How to Spot 5 Tricky Spam Emails

Reading Time: 8 minutes
Dave Mims
Dave Mims, CEO

We would like to think we know spam email when we see it. When we think of spam, we think of the obvious emails selling Viagra, Nigerian princes giving us millions of dollars, or the obvious PayPal spoofs. But even the best of us can get tricked by trickier spam—and we need to stay vigilant against it.

While good antispam software will prevent most spam from reaching your inbox, it’s not perfect. In the world of cybersecurity, it’s foolish to think you are 100% safe. Doing so makes you more vulnerable and more likely to be the next victim. Often with cyberattacks, pride comes before the fall.

Just as your city may have the best police officers serving your community, they cannot guarantee 100% that a bad guy won’t drive into town today. Now, multiply that situation many times over with the internet. A cybercriminal can be working alongside you (yes, in your office), in your city, in your county, in your state, somewhere in the country, or across the globe.

We need to stay vigilant, keeping a careful watch for the possible dangers. With spam, some emails will still come through that attempt to trick you. Here are five that you must be extra careful about.

1. Fear-based emails that seem like they are legitimate.

These kinds of emails come in many flavors, but all have the same theme. For example:

  • Banks and financial institutions “alerting” you: You receive an email from your bank that tells you something froze your account and you need to click a link to “confirm your credentials” and log back in.
  • Government agency threatening you: The IRS, FBI, or some other government agency threatens you with legal action or financial penalties unless you log in to correct an error.
  • Retail stores and online brands luring you in: Emails from Apple, Best Buy, or Netflix tell you about a big discount, sale, or error with your account—requiring you to log in.
  • Software or applications warning you: You receive emails from Microsoft, Google, or Facebook telling you about some technical error and that you need to log in to fix it.

Take a look at this email.

Spam Example 1

Glaring red flags exist (such as the sender’s email address and grammatical errors), but these emails are improving over time to look and sound like banks and other trusted institutions. If you are a Chase customer, then you might glance at this quickly and click.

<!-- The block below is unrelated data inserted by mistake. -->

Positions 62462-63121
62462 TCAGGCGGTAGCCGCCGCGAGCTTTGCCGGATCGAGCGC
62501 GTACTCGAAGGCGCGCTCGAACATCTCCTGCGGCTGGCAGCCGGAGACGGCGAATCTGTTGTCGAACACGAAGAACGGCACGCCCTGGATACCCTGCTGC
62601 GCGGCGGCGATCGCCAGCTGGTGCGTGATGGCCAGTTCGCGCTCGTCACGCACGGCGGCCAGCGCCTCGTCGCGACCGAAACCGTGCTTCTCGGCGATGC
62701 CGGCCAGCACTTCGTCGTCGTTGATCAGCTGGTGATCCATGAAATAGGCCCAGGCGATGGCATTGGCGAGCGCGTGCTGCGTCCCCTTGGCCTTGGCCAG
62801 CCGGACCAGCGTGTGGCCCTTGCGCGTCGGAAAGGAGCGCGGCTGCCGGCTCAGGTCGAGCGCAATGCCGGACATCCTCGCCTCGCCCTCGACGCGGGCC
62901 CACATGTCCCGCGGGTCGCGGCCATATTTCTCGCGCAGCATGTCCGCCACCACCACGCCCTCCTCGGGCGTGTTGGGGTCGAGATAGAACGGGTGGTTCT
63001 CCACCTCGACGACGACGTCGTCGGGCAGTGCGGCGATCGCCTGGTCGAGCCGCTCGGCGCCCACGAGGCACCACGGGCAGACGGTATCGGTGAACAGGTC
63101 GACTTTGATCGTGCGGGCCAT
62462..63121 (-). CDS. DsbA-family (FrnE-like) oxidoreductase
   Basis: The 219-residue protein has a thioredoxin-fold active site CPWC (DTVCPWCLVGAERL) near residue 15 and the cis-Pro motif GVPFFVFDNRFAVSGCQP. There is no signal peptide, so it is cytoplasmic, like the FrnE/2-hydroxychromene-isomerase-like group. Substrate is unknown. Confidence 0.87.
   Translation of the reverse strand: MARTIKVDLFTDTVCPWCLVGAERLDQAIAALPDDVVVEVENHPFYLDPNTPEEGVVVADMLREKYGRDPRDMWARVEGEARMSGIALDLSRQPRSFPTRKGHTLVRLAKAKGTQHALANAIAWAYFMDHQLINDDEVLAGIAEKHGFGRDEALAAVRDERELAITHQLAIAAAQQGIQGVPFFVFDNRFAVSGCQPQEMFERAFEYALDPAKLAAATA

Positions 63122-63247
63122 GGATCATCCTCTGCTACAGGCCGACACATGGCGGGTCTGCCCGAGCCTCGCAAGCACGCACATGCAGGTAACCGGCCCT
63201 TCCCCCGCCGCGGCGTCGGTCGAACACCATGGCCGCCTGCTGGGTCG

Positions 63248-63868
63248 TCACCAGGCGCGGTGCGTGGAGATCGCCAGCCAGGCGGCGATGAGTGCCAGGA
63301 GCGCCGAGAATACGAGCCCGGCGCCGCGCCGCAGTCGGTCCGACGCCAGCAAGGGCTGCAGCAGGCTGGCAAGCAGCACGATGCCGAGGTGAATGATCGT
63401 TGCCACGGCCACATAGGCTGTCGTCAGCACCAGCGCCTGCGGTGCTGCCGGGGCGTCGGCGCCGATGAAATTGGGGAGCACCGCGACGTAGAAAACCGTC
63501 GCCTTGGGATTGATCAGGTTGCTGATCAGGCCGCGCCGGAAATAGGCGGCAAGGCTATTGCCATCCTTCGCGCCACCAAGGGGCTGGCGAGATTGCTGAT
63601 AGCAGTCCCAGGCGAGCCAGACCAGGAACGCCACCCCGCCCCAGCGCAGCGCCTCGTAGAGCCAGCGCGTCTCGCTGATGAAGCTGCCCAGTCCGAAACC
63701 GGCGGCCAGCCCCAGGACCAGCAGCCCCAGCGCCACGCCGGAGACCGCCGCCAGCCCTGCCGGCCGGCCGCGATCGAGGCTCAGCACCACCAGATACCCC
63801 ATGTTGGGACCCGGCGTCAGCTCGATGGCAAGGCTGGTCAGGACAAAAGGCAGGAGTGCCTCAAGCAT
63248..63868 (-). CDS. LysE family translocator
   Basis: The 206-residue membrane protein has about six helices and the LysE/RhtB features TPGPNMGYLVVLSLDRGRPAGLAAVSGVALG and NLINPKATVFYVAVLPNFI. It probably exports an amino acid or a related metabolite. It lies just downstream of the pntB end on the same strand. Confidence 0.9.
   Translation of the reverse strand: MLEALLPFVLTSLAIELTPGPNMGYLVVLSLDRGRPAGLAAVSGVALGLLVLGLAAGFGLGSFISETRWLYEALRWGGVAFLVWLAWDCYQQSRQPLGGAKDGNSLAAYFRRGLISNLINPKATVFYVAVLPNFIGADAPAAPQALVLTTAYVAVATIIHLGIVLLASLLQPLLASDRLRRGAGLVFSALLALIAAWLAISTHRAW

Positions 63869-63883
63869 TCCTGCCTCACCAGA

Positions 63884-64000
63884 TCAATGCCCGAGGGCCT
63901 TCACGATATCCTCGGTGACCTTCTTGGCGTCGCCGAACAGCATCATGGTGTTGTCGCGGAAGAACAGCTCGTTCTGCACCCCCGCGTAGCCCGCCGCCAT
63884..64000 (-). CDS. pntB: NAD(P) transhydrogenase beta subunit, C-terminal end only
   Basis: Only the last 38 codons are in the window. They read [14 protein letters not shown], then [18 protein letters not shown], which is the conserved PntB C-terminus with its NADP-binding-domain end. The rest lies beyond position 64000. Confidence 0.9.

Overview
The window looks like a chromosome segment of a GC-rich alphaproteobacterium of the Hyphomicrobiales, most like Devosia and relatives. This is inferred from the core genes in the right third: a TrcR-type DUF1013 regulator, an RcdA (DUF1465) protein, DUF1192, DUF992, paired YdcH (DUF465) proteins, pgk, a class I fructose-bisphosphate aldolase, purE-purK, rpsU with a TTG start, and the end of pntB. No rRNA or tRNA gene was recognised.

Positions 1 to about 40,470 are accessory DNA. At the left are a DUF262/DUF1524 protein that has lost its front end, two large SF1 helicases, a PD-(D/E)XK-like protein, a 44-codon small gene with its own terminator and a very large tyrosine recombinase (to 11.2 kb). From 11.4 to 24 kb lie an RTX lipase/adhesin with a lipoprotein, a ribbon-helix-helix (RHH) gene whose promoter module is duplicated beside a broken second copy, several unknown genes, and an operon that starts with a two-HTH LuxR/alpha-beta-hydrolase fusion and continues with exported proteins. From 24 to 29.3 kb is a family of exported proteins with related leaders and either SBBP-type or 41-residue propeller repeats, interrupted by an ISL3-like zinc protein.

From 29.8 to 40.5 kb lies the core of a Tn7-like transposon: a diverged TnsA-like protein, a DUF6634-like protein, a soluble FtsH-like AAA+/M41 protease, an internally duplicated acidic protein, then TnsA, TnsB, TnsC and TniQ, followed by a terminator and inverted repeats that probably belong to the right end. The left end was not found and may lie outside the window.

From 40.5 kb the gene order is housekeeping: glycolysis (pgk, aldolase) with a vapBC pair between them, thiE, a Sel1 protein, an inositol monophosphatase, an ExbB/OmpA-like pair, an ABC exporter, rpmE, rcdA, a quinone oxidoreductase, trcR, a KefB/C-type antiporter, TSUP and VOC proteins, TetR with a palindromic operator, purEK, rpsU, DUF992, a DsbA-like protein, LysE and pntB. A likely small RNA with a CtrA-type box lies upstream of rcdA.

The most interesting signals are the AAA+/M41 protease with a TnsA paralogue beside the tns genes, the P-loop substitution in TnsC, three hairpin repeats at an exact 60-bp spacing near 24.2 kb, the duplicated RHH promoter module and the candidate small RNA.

Always be skeptical of these “legitimate” emails, especially if they seem to be scaring or threatening you. If you have any doubt, call the company directly about the issue.

2. Emails from “trusted” senders.

These can be very, very tricky. Here are two real examples.

From: Nathan Eisner <admin@ocess.net>
Sent: Tuesday, October 02, 2018 10:57 AM
To: [OMITTED FOR EXAMPLE]
Subject: Direct Deposit Info Update

Sue,
I changed my bank and i ll like to change my paycheck dd details, can the change be effective for the current pay date?

Regards
Nathan

City manager email with suspicious wire transfer details

 

In both cases, it looks like the email comes from a trusted contact. In Paris’s case, the spammer was sophisticated enough to even spoof the city manager’s email address. But note three big red flags:

  • A request for unusual information.
  • A tone that doesn’t quite match the tone of the trusted contact.
  • Odd grammatical errors.

If you have the slightest doubt or something seems odd about an email from someone you trust, call the sender directly and ask if they actually sent you that email.

3. Tricks to get you to click.

Many spammers try to use tricks to get you to click that include:

  • Delivery Failed: When emails bounce, you typically get a notification but you’re not required to do anything. But when you get an email message—sometimes out of the blue, even if you haven’t sent emails recently—that tells you several messages were not delivered, you should never click on it to “find out more.” That’s not how email works.
  • You Have Unread Messages: Don’t ever fall for an email that says “you have unread messages” and requires you to click on it. Do you know how you should find out if you have unread messages? Simply, look at the ones in your Inbox that you haven’t read. Most email software clearly shows you what’s read and unread, and there are options that help you filter unread from read email messages.
  • “Re:” Messages: If you see a message with “Re:” in the subject line, you might think it’s part of an earlier conversation—and thus you’re more likely to think it’s valid. However, many spammers insert the “Re:” into emails to trick you into thinking you’re responding to an ongoing email thread.

Here’s an example of the “delivery failed” email, with plenty of red flags (sender’s email address, unusual message, call to action that’s not the usual way to work with email, etc.).

4. Unknown or untrusted vendors.

This falls into a gray area. Many vendors, of course, still buy email lists and blast out emails across a wide variety of industries. A modern spamming tactic—which sometimes involves shady or less reputable vendors—is to reach out to “prospects” in a normal business way. Then, if you click and get interested in doing business with them, you may get promised something that the company won’t deliver.

For example, it’s clear that this email raises a few red and yellow flags.